Read more about it and see photos at:

  • Sandra Cherry Jones

    This is such great information. I had thought about asking for the use of unused store front windows to display some of my paintings along with contact information. We have a supportive art community and there are empty spaces in my small town. I am going to give this a try. It could”nt hurt.

  • Thanks all for sharing your experiences. This is honestly one of the most commented on newsletters I’ve written in some time–both here and on Facebook. Interesting!

    Mike: You’re right. I sure did simplify things. There are so many factors that could make this attractive and, yes, unattractive to landlords. You have to have the right fit. My father has been a property manager for quite some time, so I’m well aware of possible headaches. Honestly, I can’t see him agreeing to any of this.

    Sophie: I imagine you will not have insurance. But I also doubt you would incur any electricity costs.

  • Ren Burke

    This approach is already being done as a collaborative venture in little old Fort Collins:


    Thought you might be interested.

  • Take Over a Vacant Storefront–Legally

    How about an entire mall? That’s what’s happening here in St. Louis, well, Crestwood to be exact. The old Crestwood Mall had fallen on hard times. The company that used to own it wasn’t keeping it up and was doing nothing to keep tenants, they just wanted to sell it. They finally got a buyer, Jones Lang LaSalle, but
    they inherited a virtual ghost town. Tenants continued to leave. People in the area thought the mall had closed.
    Enter the Regional Art Commission (RAC) with an idea to rent to empty spaces to artists for a nominal fee, plus a percentage of all sales over a certain amount. The result is a mall coming back to life and a place that, given time, should become a major arts destination for the area.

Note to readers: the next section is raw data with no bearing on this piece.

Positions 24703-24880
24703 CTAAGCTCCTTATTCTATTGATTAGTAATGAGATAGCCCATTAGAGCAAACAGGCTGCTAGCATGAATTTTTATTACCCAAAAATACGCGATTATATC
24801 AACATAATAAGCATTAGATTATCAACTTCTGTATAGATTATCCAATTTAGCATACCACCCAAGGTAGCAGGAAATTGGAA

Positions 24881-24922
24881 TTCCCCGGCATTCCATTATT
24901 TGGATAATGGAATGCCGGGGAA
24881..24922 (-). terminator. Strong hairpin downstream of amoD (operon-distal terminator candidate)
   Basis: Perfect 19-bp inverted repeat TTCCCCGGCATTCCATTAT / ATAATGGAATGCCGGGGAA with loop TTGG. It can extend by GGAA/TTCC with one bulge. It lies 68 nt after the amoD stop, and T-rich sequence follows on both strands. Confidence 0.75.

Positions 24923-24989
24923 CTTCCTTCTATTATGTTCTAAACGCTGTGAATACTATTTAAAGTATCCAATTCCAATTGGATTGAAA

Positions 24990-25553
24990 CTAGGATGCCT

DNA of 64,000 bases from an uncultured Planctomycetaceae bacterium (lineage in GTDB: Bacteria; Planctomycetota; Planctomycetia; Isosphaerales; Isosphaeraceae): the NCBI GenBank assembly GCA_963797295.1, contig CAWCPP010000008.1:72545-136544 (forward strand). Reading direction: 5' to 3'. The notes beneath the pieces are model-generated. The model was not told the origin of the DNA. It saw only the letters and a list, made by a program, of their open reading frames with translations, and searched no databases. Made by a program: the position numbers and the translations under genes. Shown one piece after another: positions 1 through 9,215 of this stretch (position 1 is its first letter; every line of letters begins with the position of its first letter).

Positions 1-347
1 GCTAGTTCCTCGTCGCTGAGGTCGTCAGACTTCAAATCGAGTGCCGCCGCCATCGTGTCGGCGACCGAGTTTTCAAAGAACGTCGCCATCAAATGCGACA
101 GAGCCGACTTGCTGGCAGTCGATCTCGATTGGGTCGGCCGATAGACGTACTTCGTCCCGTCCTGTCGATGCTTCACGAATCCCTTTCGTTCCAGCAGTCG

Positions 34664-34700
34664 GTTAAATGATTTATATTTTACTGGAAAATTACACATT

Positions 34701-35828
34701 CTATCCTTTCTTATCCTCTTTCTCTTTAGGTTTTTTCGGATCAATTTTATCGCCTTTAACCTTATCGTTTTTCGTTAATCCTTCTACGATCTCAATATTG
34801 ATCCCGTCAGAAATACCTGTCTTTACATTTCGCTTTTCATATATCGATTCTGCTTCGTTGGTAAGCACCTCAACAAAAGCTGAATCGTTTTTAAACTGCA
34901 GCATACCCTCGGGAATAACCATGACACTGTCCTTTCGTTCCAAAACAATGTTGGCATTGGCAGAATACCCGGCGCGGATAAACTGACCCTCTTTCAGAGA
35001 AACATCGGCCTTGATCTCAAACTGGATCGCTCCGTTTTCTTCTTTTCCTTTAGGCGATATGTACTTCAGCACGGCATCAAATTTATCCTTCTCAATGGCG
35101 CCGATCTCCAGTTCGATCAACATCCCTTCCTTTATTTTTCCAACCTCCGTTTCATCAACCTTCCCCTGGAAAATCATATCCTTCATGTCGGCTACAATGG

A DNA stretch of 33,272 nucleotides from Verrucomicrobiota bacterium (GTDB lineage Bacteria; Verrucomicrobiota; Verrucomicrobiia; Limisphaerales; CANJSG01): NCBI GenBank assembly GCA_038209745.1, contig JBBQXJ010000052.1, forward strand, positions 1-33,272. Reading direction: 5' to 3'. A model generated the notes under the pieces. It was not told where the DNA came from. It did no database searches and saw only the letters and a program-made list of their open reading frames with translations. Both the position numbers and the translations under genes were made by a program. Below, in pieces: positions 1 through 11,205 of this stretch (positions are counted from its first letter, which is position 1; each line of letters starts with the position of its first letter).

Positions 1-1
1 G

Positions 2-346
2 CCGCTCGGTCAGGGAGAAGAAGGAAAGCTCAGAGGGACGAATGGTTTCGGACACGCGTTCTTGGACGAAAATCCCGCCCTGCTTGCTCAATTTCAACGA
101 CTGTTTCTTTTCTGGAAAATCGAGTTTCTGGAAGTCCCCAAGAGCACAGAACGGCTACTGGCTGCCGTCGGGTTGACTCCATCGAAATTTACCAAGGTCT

The artist/tenants (which include all art disciplines from live theater to dance schools to galleries) have formed a merchants association and board of directors to develop ideas to improve traffic in the mall and to raise money for advertising.
    I’m a member of Art Coop, a co-op gallery. We’ve been doing very well, considering we’re
    starting from zero and trying to get the public to understand the mall is NOT closed. We have
    6 artist/members in our gallery, each of whom paid less than $300 to get the gallery up and running
    and almost all of whom are now in the black. (We opened the end of April.) The mall even allowed us the use of display fixtures left behind in the empty stores.
    The mall now has the utilities paid for by someone else, and some money coming in for upkeep. The city has more tax revenue. The artists are building something together. What will become of all of this when the economy improves and it becomes viable for the owners to rebuild the mall remains to be seen. But
    for now there are a lot of artists in St. Louis getting their work out there and yes, even making some money.
    The company that now owns the mall has said that if it works out, they would like to see Art Space Crestwood become part of the new mall! I really, really, really (emphatic enough?) hope it works out that way. I heard through the grapevine that its working so well thus far that they are considering incorporating the idea into some of their other properties.

  • Christine

    I think another way the economy is affecting artists is that they’re now turning to the internet for their main way of marketing and displaying their artwork. If you’re a new and rising artist, this is definitely the path you will want to take. Everything is so intertwined with the internet now. There can be good and bad obvious aspects. I found this site though, http://www.mysoiree.net, where artists can have their own virtual studio to display and sell their work, but also do the same at “soirees” or social gatherings. Social networking+ publicity + selling artwork! I think this is just another way the economy has now impacted the world of art!

  • Artists in Ireland taking over empty shops with pop-up galleries « Nearlythere

    […] is more and more being recognised as a viable alternative venue. This ArtBiz blog even offers a Podcast: Take over a vacant storefront–legally. The author notes, this is good for landlord and property owners to keep empty buildings more […]

  • […] It’s a surprise! Residents of West Cape May never know when or where a new knit will appear, nor do they know the […]

  • Keisha

    This podcast is not playing. Please fix it. Thank you 🙂